Gabriel Chaibva of the other faction of the MDC, led by prominent academic Arthur Mutambara, garnered 504 votes while Zanu-PF's Jeremiah Bvirindi polled 3 961 votes.

        "This election showed that the electorate still has confidence in the MDC [Tsvangirai-led] leadership and its policies," Chamisa told independent news service ZimOnline.

        He added: "We will now move to consolidate our position * we still believe in mass protests. Until we have attained our goals we see no reason why we should abandon [plans for protests]."

        Tsvangirai has threatened to call mass protests this winter against Mugabe and his government. He says the mass protests, whose date he is still to name, are meant to force Mugabe to relinquish power to a government of national unity to be tasked to write a new and democratic Constitution that would ensure free and fair elections held under international supervision.

        Mugabe and his government, who had hoped for victory in Budiriro to show they were recapturing urban support from a splintered MDC, have not taken idly the opposition's threats to call mass protests, with the veteran president warning Tsvangirai he would be "dicing with death" if he ever attempted to instigate a Ukraine-style popular revolt in Zimbabwe.

        Crackdown

        In a fresh crackdown against dissension, the police last week arrested several church and civic leaders for organising public prayers and marches to mark last year's controversial home-demolition exercise by the government.

        The police also banned the marches and prayers, fearing they could easily turn into mass protests against Mugabe and his government.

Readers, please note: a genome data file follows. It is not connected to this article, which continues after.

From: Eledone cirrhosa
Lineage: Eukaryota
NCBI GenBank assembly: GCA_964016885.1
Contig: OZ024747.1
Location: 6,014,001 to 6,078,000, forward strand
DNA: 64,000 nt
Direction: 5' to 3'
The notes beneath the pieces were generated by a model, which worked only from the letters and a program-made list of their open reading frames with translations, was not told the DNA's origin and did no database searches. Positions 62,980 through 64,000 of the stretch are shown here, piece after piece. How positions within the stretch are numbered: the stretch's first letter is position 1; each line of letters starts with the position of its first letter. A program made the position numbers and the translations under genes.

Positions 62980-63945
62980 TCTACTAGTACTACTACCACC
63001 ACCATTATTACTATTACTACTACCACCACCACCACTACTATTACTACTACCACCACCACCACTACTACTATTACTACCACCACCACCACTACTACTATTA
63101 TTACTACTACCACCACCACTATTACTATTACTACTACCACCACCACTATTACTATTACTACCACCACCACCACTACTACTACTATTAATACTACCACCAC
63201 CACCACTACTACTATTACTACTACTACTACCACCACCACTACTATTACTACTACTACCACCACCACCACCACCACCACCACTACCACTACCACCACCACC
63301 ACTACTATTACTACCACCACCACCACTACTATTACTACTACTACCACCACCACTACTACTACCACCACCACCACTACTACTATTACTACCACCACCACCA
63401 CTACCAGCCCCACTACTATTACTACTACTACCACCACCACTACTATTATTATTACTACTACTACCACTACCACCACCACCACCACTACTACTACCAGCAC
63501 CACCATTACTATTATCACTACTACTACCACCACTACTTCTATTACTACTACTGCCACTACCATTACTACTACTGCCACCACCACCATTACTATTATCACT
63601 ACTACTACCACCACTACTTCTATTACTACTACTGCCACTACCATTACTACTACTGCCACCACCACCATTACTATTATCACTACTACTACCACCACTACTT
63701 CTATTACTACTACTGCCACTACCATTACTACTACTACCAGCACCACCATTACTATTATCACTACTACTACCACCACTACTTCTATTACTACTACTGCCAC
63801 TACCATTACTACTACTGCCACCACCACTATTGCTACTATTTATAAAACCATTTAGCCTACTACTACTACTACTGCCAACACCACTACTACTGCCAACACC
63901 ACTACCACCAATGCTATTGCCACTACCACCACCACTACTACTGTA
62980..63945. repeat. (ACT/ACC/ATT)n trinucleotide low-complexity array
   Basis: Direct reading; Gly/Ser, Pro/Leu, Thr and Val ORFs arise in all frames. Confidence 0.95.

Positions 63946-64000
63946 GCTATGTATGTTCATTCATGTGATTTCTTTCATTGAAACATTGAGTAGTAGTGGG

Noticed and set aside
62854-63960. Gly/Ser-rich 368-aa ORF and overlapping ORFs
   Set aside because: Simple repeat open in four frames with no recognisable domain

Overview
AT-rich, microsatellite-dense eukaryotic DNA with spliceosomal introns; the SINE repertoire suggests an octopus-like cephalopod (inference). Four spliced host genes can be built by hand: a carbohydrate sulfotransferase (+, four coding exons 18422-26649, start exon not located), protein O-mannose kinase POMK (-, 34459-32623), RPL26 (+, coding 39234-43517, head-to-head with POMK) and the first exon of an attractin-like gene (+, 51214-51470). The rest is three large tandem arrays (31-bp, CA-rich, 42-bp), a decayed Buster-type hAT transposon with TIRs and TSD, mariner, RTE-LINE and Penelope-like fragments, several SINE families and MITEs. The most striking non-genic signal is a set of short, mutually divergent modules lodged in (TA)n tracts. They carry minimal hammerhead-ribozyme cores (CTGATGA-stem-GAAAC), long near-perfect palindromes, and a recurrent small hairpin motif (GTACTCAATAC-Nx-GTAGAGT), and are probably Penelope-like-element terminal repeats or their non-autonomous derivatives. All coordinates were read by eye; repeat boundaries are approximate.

However, the marches went ahead in the second-largest city of Bulawayo after organisers had obtained a court order barring the police from stopping the march.

        Political analysts say although Zimbabweans have largely been cowed by Mugabe's tactics of routinely deploying riot police and the military to crush street protests, worsening hunger and poverty are fanning public anger that Tsvangirai -- with proper planning and organisation -- could easily manipulate.

        Zimbabwe is in the grip of a severe six-year old economic crisis that has seen inflation breaching the 1 000% barrier. Last year, the World Bank said Zimbabwe's economic crisis was unprecedented for a country not at war.

        The MDC and major Western governments blame Mugabe for wrecking the country's economy, which was one of the strongest in Africa at independence from Britain 26 years ago.

        Mugabe denies the charge blaming the crisis on sabotage by Britain and her allies after he seized white-owned farms for redistribution to landless blacks six years ago.

        The Harare authorities recently hiked salaries for civil servants, with the lowest-paid soldier now earning about Z$27-million while the lowest-paid school teacher now takes home about Z$33-million.

        But the salaries are still way below the poverty datum line, which the government's Consumer Council of Zimbabwe says now stands at a staggering Z$42-million a month for an average family of six.

        The Zimbabwe government often accuses the ZCTU, a strong ally of the MDC, of pushing a political agenda to remove Mugabe from power.

        Meanwhile, Matombo and Lucia Matibenga retained their posts as president and first vice-president respectively during the ZCTU congress that ended on Saturday. -- ZimOnline